He had, like a good mouse, disappeared into a hole in the molding.

Despereaux’s sister Merlot took him into the castle library, where light came streaming in through tall, high windows and landed on the floor in bright yellow patches.

“Here,” said Merlot, “follow me, small brother, and I will instruct you on the ne points of how to nibble paper.”

Merlot scurried up a chair and from there hopped onto a table on which there sat a huge, open book.

“This way, small brother,” she said as she crawled onto the pages of the book. And Despereaux followed her from the chair, to the table, to the page.

“Now then,” said Merlot. “This glue, here, is tasty, and the paper edges are crunchy and yummy, like so.” She nibbled the edge of a page and then looked over at Despereaux.

“You try,” she said. “First a bite of some glue and then follow it with a crunch of the paper. And these squiggles. They are very tasty.”

Despereaux looked down at the book, and something remarkable happened. The marks on the pages, the “squiggles” as Merlot referred to them, arranged themselves into shapes. The shapes arranged themselves into words, and the words spelled out a delicious and wonderful phrase: Once upon a time.

“ ‘Once upon a time,’ ” whispered Despereaux. “What?” said Merlot.



“I couldn’t possibly,” said Despereaux, backing away from the book. “Why?”

“Um,” said Despereaux. “It would ruin the story.”

“The story? What story?” Merlot stared at him. A piece of paper trembled at the end of one of her indignant whiskers. “It’s just like Pa said when you were born. Something is not right with you.” She turned and scurried from the library to tell her parents about this latest disappointment.

Despereaux waited until she was gone, and then he reached out and, with one paw, touched the lovely words. Once upon a time.

He shivered. He sneezed. He blew his nose into his handkerchief.

“ ‘Once upon a time,’ ” he said aloud, relishing the sound. And then, tracing each word with his paw, he read the story of a beautiful princess and the brave knight who serves and honors her.

Despereaux did not know it, but he would need, very soon, to be brave himself.

Have I mentioned that beneath the castle there was a dungeon? In the dungeon, there were rats. Large rats. Mean rats.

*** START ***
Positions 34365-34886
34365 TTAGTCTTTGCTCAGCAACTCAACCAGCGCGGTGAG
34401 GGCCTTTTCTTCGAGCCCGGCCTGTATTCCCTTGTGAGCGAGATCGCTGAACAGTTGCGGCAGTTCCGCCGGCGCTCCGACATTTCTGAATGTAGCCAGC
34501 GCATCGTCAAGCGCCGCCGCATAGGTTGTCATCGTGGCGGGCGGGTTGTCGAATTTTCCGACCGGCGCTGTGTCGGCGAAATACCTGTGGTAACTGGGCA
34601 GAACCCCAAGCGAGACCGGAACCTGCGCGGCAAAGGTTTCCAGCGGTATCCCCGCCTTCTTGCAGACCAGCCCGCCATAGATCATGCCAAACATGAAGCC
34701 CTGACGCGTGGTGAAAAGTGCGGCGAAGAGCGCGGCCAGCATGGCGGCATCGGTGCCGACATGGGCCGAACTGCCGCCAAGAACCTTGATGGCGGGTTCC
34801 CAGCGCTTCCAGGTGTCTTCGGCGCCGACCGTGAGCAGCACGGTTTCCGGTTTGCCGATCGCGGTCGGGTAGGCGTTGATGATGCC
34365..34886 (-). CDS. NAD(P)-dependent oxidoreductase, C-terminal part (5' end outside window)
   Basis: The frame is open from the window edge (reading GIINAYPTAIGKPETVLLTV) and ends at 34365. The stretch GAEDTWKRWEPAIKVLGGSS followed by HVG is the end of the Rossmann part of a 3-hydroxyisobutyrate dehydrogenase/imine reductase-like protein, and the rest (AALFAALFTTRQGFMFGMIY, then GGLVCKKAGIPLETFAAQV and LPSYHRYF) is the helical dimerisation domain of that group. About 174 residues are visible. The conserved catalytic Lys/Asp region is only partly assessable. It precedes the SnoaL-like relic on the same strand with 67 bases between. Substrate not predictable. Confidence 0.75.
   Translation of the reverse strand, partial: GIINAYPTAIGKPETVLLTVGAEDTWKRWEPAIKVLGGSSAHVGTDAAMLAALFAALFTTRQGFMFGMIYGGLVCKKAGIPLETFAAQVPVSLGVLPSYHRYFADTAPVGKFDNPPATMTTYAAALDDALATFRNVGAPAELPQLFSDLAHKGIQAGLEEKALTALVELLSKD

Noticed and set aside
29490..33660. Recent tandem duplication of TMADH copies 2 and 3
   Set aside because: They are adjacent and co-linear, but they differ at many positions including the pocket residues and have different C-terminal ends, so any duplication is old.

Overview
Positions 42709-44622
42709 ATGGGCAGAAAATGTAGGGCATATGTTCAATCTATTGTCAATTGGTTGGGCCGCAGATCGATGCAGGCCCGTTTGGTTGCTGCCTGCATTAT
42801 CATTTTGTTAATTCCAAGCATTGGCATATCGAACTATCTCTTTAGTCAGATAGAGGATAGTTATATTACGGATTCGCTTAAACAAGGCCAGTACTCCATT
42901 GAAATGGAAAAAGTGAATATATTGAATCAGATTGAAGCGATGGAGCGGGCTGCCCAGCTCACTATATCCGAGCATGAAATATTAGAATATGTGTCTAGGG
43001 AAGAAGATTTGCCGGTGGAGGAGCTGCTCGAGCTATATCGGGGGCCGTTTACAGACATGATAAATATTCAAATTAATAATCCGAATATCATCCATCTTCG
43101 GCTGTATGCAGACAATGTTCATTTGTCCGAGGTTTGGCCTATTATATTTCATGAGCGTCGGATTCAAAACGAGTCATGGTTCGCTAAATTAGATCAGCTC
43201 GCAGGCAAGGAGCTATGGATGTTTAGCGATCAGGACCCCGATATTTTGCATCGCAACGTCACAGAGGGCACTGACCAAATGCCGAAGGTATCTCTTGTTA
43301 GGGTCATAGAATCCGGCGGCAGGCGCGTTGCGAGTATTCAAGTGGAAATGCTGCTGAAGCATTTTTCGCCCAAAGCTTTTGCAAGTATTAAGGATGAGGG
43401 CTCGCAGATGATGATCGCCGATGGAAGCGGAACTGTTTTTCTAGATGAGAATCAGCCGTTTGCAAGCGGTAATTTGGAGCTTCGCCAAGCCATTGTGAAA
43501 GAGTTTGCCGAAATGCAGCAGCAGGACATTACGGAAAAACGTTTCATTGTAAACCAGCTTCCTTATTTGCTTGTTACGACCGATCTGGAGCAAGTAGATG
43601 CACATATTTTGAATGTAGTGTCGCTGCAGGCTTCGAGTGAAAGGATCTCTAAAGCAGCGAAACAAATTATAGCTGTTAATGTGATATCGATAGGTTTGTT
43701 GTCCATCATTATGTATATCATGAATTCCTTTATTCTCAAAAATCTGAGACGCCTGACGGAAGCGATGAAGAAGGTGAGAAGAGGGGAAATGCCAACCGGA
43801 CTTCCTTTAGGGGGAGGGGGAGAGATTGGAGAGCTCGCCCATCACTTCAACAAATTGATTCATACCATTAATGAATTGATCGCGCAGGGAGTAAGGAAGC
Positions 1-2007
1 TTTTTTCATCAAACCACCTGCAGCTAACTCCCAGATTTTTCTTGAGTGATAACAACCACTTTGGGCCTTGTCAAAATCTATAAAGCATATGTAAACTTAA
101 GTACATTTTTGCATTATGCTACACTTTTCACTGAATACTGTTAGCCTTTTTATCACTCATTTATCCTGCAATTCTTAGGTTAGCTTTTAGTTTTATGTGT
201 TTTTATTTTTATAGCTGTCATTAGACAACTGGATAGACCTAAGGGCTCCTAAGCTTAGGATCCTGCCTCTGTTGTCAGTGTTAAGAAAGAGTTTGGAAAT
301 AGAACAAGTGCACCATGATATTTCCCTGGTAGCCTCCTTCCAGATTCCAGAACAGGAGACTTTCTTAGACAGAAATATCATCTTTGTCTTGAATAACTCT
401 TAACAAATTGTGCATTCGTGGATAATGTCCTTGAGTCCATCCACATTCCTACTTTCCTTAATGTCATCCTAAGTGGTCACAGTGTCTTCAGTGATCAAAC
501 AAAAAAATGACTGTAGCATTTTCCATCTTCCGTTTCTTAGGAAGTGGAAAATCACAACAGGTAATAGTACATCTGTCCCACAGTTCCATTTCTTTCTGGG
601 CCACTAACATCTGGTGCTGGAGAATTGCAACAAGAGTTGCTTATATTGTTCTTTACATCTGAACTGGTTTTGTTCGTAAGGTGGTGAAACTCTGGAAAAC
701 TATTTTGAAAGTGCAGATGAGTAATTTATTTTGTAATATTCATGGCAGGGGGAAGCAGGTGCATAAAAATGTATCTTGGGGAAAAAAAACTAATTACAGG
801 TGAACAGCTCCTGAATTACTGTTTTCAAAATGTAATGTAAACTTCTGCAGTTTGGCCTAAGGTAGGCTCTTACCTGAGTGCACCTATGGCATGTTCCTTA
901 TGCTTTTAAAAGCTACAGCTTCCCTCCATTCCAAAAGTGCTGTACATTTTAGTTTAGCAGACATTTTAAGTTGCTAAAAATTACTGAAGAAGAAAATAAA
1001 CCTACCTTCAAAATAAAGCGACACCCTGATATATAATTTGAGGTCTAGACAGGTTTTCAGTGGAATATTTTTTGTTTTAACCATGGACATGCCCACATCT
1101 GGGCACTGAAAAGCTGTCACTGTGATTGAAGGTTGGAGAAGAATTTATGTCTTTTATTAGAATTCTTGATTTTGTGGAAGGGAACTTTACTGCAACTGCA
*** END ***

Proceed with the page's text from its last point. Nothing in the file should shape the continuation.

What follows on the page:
Despereaux was destined to meet those rats.


DESPEREAUX’S BROTHERS AND SISTERS soon abandoned the thankless task of trying to educate him in the ways of being a mouse.

And so Despereaux was free.

He spent his days as he wanted: He wandered through the rooms of the castle, staring dreamily at the light streaming in through the stained-glass windows. He went to the library and read over and over again the story of the fair maiden and the knight who rescued her. And he discovered, finally, the source of the honey-sweet sound.

The sound was music.

The sound was King Phillip playing his guitar and singing to his daughter, the Princess Pea, every night before she fell asleep.

Hidden in a hole in the wall of the princess’s bedroom, the mouse listened with all his heart. The sound of the king’s music made Despereaux’s soul grow large and light inside of him.

“Oh,” he said, “it sounds like heaven. It smells like honey.”

He stuck his left ear out of the hole in the wall so that he could hear the music better, and then he stuck his right ear out so that he could hear better still. And it wasn’t too long before one of his paws followed his head and then another paw, and then, without any real planning on Despereaux’s part, the whole of him was on display, all in an effort to get closer to the music.

Now, while Despereaux did not indulge in many of the normal behaviors of mice, he did adhere to one of the most basic and elemental of all mice rules: Do not ever, under any circumstances, reveal yourself to humans.